For the Good of the Gulf: UNC Law Winter/Spring Break Pro Bono Project

Monday, December 19, 2005

Ghost city

Driving into New Orleans last night, I had the eerie feeling that we were entering a ghost town. I-10 east of New Orleans is bordered by some of the areas hardest hit by the hurricane, and we drove for several miles of interstate in almost total darkness-- none of the street lights were lit, and all the buildings lining either side of the highway were black, no sign of life anywhere. There were uprooted trees here and there on the side of the highway, but other than that, the darkness concealed most of what I imagined was great devastation beyond. The only sign of any kind of activity were large car dealerships rising out of the pitch black, with glaring flourescent lights and screenprinted signs screaming "YES, WE'RE OPEN!" hung makeshift across the former lighted signs damaged by the storm. We finally came to an area where the streetlights were lit and saw large buildings with walls and roofs ripped off, whole apartment complexes with collapsed or collapsing buildings. Neighborhoods lining the interstate were darkened, no cars anywhere, blue tarps covering a roof here and there.

We crested a hill and a few miles ahead, we could see the lights of downtown, no doubt a shell of its former self, and yet, to me, a sign that there was a future for this great city. As we headed to Metairie, our home for the week, we could tell we were heading into areas where the storm had wreaked less havoc. Christmas lights hung here and there in the neighborhoods. I'm a big sucker for Christmas and all its trimmings, so these were another important sign of hope for me.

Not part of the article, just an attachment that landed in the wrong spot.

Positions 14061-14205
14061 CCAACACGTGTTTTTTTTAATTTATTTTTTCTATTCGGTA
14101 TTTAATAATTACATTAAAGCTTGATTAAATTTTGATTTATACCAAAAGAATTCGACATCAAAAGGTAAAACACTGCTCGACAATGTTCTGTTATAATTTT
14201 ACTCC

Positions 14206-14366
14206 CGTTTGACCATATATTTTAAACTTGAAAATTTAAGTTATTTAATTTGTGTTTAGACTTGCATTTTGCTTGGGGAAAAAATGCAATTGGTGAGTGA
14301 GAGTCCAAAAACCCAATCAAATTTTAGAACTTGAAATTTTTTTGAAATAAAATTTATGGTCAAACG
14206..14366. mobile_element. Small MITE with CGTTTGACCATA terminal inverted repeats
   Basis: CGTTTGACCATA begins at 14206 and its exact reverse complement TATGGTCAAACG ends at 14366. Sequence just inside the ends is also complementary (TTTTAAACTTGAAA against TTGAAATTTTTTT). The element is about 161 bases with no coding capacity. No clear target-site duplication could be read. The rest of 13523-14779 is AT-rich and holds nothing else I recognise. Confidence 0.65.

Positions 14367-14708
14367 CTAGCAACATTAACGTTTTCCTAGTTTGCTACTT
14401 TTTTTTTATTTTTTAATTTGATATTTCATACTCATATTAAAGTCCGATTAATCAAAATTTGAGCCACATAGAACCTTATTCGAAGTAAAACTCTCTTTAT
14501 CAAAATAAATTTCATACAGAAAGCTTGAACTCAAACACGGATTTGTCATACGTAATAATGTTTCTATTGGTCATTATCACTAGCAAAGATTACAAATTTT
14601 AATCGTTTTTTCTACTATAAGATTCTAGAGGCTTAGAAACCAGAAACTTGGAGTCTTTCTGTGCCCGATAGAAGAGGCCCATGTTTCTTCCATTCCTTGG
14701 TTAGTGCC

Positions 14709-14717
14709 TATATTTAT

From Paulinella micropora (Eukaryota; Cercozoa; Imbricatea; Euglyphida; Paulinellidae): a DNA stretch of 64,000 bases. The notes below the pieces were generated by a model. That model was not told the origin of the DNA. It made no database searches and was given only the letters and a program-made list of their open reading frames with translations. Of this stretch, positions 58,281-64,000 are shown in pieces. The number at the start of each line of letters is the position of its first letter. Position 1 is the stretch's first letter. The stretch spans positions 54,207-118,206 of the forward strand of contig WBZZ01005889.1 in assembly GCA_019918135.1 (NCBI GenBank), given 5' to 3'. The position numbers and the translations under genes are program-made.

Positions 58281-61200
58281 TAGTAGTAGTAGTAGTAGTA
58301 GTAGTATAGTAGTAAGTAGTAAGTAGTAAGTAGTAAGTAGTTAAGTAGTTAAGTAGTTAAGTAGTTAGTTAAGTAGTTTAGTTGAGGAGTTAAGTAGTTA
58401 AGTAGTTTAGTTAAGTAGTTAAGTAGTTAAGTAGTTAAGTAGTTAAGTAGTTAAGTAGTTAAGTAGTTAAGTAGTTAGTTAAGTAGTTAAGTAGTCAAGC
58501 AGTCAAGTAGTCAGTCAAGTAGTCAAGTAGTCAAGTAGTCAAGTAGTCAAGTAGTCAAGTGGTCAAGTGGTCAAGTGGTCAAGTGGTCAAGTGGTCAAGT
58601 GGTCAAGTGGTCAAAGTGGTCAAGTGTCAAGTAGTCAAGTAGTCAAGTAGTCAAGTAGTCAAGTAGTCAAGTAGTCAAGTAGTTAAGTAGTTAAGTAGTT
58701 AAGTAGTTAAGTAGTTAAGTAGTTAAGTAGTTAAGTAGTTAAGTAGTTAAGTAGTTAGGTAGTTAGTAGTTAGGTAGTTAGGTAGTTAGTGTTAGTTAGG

Our hosts, the Goodsons, are the family of a 3L student at UNC. Their home in Metairie was flooded with foot and a half of water. They were so kind to let us invade their family space, especially since they are in the midst of rebuilding it. Their whole kitchen has been ripped out, ready to be remade and their walls are bare drywall. And yet their walls were still lined with jovial family photos, a sign that this house is their home, and they have no intention of leaving. Their neighborhood streets are lined with travel trailers, as folks live outside their homes while they rebuild the insides. I was struck by the incredible level of disruption these folks suffered with only a foot to a foot and a half of water in their homes, and for the most part, the means to repair them. My heart ached for them, and I was humbled by their determination to rebuild, to be defiant in the face of an unknown and unknowable future.

But I was even more struck by what and who I had yet to see. What of those whose homes were flooded to their roofs, those who have no money to repair or rebuild anything, those whose family photos are lost forever, those may never return? It is for these people we are here, and I am so grateful to UNC, to my classmates and to the Goodsons for making this trip possible.


  • Hello Mandy,
    From your friends at Pennies for Change Thrift Store in Durham. It is great that you were able to help survivors of Katrina in New Orleans. Please post more about the experience!

    By Anonymous Anonymous, at 7:07 PM  

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